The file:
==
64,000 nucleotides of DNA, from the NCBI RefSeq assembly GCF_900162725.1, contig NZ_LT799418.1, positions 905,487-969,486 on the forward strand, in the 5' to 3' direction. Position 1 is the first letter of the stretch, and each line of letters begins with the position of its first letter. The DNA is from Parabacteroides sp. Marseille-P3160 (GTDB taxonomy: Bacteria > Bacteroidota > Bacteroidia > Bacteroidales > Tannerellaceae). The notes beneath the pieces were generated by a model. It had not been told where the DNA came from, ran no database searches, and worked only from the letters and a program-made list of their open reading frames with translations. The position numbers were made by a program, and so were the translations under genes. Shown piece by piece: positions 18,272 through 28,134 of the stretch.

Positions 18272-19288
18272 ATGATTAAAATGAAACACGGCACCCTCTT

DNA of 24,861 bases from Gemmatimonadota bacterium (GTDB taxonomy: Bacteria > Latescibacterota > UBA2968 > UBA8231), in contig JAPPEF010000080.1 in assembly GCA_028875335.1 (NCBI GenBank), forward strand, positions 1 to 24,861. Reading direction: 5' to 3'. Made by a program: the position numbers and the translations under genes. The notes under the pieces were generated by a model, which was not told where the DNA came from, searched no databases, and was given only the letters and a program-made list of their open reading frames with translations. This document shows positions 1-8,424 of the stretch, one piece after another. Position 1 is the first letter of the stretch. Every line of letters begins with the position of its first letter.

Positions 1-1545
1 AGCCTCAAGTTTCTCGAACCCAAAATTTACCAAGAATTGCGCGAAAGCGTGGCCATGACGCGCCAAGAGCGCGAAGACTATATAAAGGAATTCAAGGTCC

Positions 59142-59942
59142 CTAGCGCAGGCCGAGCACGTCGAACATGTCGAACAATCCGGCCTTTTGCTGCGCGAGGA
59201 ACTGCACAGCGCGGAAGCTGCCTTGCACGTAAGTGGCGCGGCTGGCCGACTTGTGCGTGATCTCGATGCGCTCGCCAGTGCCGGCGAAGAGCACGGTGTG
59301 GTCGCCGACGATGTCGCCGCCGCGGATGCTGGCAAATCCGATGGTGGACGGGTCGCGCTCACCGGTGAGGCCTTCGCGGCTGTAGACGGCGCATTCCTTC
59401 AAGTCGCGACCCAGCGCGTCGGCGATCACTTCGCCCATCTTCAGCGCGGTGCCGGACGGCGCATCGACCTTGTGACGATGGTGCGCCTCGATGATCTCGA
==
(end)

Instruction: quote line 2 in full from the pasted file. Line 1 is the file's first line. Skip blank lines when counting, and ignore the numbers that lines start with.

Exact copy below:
Positions 18272-19288